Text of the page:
BRUSSELS -- Thailand's military leaders may have swapped their army fatigues for silk suits after their May 22 coup, but at least in Europe, some governments have indicated that the newly established class of civilian-styled generals is not fooling anyone. Indeed, Thailand's National Council for Peace and Order, as the junta is known, has not won European support as readily as it has forged new ties with regional powers such as China and neighbors including Myanmar. In a show of neighborly camaraderie, Myanmar President Thein Sein hosted the coup leader, now prime minister, Prayuth Chan-Ocha on his first official visit abroad on Oct. 9-11.
Even Japan, which initially expressed grave concern about the undermining of democratic processes in Thailand, has invited Prayuth for an official visit in coming weeks.
The European Union, complete with a newly elected executive branch that takes up its role from early November, nevertheless has some hard decisions ahead. Thai leaders including Prayuth will attend the Asia-Europe Summit in Milan on Oct. 16-17, and are expecting to meet President of the European Council Herman Van Rompuy and President of the European Commission Jose-Manuel Barroso, among other senior EU officials, as well as leaders of EU member countries. There is also speculation about a possible bilateral meeting between Prayuth and U.K. Prime Minister David Cameron on the sidelines of the summit.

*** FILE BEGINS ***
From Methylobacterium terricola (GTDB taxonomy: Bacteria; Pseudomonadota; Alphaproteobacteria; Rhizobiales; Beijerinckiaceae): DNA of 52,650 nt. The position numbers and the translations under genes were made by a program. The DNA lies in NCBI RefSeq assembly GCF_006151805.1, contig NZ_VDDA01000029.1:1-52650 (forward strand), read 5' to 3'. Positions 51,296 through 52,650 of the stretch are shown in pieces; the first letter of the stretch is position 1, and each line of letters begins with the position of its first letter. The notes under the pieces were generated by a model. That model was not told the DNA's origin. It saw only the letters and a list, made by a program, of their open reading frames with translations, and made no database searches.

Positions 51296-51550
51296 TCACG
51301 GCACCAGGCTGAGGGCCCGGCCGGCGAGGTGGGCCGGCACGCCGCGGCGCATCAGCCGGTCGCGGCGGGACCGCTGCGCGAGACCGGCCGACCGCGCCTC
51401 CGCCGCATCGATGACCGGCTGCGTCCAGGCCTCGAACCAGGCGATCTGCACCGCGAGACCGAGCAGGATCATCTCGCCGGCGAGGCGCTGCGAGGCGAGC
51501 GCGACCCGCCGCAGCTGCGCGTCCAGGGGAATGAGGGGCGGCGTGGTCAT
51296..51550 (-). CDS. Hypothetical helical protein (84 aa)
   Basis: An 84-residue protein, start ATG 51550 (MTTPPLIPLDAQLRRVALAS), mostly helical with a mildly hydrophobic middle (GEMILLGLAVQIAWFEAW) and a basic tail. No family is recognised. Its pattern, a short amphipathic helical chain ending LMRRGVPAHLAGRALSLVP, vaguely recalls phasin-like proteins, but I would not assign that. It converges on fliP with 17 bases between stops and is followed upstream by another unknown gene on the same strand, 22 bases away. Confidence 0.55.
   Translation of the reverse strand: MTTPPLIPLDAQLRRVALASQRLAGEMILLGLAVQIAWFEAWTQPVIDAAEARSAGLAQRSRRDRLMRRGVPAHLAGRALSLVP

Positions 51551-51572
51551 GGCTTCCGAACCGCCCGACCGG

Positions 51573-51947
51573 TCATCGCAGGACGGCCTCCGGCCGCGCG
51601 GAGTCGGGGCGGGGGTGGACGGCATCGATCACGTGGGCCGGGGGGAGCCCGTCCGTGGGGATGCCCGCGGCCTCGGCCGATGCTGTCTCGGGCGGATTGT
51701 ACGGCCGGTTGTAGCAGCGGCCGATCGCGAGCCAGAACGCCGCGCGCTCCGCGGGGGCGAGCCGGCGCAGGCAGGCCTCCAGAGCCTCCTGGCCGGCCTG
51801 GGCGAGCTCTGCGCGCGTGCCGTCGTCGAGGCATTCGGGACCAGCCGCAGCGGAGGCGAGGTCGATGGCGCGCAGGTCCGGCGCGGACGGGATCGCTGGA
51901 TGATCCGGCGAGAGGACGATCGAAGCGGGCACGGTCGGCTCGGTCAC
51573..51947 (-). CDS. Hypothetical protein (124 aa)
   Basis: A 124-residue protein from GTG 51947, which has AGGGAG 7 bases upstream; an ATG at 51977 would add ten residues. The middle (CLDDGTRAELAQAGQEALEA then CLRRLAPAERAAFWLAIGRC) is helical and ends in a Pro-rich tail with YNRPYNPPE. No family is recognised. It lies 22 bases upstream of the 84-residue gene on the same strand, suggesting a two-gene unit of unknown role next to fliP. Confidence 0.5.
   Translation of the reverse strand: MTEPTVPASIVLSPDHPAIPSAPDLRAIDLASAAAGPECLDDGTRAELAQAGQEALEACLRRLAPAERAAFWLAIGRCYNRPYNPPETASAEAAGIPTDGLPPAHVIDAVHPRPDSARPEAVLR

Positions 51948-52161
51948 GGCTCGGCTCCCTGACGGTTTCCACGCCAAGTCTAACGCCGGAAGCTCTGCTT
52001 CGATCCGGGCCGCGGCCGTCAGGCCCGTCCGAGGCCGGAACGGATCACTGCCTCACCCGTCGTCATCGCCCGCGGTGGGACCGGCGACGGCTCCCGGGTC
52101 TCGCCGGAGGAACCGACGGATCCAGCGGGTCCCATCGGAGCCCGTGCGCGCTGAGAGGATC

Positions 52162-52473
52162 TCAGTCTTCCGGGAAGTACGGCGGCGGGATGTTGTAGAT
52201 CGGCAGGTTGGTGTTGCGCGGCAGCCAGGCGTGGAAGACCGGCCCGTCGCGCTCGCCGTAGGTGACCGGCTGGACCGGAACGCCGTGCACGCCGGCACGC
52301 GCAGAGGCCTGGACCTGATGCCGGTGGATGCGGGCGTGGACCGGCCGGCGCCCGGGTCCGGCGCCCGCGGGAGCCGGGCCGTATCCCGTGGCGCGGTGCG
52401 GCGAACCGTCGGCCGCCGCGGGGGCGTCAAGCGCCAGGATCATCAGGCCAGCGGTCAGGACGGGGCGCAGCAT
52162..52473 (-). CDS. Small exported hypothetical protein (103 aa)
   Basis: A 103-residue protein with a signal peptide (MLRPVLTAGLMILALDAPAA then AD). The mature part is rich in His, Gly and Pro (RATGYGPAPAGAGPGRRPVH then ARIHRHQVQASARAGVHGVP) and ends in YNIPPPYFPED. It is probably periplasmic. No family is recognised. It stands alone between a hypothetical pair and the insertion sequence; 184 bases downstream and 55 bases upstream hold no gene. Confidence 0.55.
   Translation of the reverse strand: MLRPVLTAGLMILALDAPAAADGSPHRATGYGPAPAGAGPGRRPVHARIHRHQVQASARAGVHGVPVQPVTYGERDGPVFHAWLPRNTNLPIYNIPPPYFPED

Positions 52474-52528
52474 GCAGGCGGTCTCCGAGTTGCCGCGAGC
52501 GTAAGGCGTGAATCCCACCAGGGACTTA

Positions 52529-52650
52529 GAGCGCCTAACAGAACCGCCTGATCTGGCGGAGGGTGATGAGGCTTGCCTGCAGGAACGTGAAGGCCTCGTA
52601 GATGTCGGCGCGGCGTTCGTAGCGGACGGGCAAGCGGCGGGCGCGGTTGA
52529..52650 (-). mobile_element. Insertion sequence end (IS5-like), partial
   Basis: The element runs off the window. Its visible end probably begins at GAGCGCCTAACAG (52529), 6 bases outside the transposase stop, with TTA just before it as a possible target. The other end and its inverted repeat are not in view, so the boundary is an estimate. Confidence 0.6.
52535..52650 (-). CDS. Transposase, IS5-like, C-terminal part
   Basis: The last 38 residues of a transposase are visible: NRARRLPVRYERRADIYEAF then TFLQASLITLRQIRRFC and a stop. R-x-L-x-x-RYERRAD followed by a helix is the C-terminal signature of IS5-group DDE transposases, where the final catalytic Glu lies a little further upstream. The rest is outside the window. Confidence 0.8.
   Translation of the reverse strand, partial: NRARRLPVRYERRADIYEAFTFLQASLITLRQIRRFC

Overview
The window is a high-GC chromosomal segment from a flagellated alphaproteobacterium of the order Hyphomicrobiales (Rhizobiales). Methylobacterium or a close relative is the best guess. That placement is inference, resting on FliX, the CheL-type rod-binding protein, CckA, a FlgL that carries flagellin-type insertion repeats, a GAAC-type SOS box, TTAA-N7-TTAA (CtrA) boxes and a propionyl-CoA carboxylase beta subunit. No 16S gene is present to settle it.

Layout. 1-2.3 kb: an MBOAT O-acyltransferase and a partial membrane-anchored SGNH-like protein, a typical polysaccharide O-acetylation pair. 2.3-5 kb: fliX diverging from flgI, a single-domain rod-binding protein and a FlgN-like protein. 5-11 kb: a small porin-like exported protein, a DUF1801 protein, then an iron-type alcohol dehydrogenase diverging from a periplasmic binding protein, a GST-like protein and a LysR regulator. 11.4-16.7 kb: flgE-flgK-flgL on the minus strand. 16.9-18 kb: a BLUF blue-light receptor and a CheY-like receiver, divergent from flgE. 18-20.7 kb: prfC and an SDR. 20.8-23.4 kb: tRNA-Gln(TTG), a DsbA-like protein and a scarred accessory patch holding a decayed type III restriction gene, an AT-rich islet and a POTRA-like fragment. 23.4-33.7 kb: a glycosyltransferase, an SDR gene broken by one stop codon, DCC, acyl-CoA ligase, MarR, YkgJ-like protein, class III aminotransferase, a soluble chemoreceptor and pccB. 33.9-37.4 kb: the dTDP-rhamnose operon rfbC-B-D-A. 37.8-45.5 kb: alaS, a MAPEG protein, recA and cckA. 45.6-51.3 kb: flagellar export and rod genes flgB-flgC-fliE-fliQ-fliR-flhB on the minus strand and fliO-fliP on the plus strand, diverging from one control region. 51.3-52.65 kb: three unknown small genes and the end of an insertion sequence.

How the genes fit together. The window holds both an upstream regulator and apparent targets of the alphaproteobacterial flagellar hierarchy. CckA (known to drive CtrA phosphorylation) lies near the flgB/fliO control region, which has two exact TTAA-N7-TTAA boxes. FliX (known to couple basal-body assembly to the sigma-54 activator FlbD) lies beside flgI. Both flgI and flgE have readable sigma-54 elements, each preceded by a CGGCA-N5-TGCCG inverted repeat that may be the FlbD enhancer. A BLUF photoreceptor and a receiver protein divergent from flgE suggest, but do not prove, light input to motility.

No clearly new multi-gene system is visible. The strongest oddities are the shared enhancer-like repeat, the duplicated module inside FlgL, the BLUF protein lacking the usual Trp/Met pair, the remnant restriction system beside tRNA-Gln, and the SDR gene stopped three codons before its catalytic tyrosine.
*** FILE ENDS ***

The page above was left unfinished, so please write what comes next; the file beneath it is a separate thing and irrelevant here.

All the while, Thailand is busy behind the scenes preparing to take on a rotating role within the Association of Southeast Asian Nations as coordinator between Asean and the EU from July 2015.
More important, perhaps, are frozen talks over a Thai-EU free trade agreement, painstakingly negotiated and left in limbo following strong condemnation from Brussels in the immediate aftermath of the coup.
Despite two earlier rounds of talks, EU officials say there are currently no plans to bring the Thai government back to the negotiating table on the trade pact, at least not until the country commits to holding elections and installing a democratically elected government.
"Plans for further negotiations are nonexistent at this point. There's no plan for the next round to be held," said one EU trade official, who spoke on condition of anonymity.
Since the May coup that overthrew the democratically elected government of then Prime Minister Yingluck Shinawatra, the EU has also suspended official visits and put military cooperation under review.
Conclusions from the Council of the European Union in June indicated that all 28 EU members were reconsidering the status of their relationships with Thailand at a time when a weak recovery at home and tit-for-tat sanctions from Russia were putting strains on the euro area economy.